This will not only separate the reference electrode 52 far enough from the charged vehicle body 2A (e.g., 100 mm or more), but also electrically insulate the reference electrode 52 and the vehicle body 2A from each other. As a result, the reference electrode 52 may be maintained at zero potential constantly.

The charge potential on the vehicle body 2A fluctuates to the (+) side and the (−) side cyclically. Accordingly, the potential at the sensing electrode 51, which is capacitively coupled to the vehicle body 2A, fluctuates between the plus side and the minus side with time.

Also, the charge potential on the vehicle body 2A changes with the changes in the capacitance between the tire 2B and the road surface 3. And the capacitance between the tire 2B and the road surface 3 changes with the state of the road surface. Therefore, the changes in the state of the road surface can be detected by detecting the changes in the above-mentioned charge potential.

The sensor amplifier 53, which is, for example, an FET (Field Effect Transistor) amplifier, amplifies the voltage between the sensing electrode 51 and the reference electrode 52 (hereinafter referred to as “charged voltage”) before outputting it.

The charge waveform extracting means 54 extracts the charge waveform, which is the time-varying waveform of the charged voltage for each revolution of the tire, sequentially from the time-varying waveform of the charged voltage amplified and continuously outputted by the sensor amplifier 53.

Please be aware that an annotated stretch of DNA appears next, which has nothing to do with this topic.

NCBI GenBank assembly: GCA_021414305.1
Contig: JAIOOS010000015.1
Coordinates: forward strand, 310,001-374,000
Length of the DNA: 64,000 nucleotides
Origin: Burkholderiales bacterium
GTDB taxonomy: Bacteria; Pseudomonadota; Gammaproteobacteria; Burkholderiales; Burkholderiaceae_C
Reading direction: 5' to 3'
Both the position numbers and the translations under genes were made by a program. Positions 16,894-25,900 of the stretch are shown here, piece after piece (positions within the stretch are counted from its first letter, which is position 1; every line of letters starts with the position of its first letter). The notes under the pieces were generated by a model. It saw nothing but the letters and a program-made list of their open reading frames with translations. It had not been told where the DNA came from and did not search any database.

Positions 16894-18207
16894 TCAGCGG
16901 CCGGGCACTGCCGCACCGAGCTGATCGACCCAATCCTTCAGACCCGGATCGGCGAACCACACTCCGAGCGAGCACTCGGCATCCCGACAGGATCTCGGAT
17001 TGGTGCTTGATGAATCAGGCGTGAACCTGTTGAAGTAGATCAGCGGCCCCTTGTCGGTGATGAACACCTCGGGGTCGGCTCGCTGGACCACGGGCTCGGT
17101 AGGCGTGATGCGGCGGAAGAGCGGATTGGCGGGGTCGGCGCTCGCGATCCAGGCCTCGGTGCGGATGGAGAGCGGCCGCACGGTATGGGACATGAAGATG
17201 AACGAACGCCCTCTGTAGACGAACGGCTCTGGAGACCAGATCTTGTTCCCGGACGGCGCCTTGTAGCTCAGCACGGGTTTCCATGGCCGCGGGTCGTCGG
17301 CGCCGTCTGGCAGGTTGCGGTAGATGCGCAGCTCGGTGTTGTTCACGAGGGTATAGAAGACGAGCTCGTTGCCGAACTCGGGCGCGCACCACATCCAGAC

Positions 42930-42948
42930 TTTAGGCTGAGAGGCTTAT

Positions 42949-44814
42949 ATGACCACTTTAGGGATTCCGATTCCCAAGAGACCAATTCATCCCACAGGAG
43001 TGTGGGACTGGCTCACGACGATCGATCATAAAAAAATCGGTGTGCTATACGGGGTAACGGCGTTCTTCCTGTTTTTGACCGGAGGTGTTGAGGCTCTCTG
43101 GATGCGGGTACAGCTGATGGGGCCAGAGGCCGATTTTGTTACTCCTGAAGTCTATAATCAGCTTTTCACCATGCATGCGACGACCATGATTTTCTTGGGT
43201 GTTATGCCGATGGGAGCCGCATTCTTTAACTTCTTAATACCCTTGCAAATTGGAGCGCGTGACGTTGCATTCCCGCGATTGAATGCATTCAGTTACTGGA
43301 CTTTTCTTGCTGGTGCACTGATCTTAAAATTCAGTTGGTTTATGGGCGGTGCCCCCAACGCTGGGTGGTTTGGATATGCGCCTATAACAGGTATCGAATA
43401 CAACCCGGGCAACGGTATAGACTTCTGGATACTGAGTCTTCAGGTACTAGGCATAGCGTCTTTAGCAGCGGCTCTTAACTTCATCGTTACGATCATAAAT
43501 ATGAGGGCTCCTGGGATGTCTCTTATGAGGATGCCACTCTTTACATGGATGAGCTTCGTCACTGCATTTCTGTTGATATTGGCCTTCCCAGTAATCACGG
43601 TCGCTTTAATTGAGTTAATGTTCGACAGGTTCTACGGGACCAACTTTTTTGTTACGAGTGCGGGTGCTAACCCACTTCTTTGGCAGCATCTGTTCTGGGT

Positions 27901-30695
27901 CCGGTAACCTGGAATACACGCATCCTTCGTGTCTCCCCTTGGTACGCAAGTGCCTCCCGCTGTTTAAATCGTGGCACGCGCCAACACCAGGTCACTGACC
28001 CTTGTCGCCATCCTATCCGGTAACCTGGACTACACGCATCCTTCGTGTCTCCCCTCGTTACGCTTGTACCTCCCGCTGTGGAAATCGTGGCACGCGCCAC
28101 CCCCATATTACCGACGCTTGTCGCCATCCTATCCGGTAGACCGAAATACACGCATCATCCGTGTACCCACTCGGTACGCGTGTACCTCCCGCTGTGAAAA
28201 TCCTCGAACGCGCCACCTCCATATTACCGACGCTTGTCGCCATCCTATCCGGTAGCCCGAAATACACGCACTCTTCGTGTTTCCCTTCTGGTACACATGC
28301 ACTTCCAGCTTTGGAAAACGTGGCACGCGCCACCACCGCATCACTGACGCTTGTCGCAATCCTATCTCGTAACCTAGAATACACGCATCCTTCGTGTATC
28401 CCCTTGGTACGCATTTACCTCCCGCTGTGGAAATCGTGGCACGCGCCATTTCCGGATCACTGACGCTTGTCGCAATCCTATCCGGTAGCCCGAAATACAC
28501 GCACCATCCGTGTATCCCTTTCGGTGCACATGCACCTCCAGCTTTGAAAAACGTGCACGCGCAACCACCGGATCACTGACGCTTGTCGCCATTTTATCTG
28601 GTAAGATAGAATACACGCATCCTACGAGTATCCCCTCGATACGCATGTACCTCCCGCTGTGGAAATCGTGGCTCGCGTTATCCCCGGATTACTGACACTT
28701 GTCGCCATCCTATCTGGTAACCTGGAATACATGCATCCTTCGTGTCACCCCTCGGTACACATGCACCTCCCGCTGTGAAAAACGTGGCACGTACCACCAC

FIGS. 9 (A) and 9 (B) show examples of time-varying waveforms of the charged voltage. FIG. 9 (A) shows a time-varying waveform of a vehicle at a stop on a dry road surface. FIG. 9 (B) shows a time-varying waveform of a vehicle running on a dry road surface.

As is clear from the comparison between the time-varying waveforms of a vehicle at a stop and a vehicle running, the amplitude of the time-varying waveform of a running vehicle is not necessarily constant. This is due to the changes in the mode of contact of the tire with the moisture on the road surface, which can be influenced by the unevenness or the like of the road surface.

In the second embodiment, the unit period is set at one revolution of the tire, and the state of the road surface is estimated using the data of charge waveforms of N revolutions of the tire sequentially extracted by the charge waveform extracting means 54.

The RMS calculating means 55 calculates an RMS value of extracted charge waveform for each revolution of the tire and stores it in the storage means 58.

The peak counting means 56, which includes a peak extracting means 56a, a specific peak determining means 56b, and a counting means 56c, counts the number of specific peaks in a charge waveform. The specific peaks will be discussed later.

The peak extracting means 56a extracts peaks on the (+) side and peaks on the (−) side of the charge waveform.

The specific peak determining means 56b calculates a peak value difference which is the difference between the amplitude value of a peak on the (+) side and the amplitude value of a temporally adjacent peak on the (−) side and compares the peak value difference against the RMS value stored in the storage means 58. And when the peak value difference is larger than the RMS value, the specific peak determining means 56b determines the temporally posterior peak as a specific peak.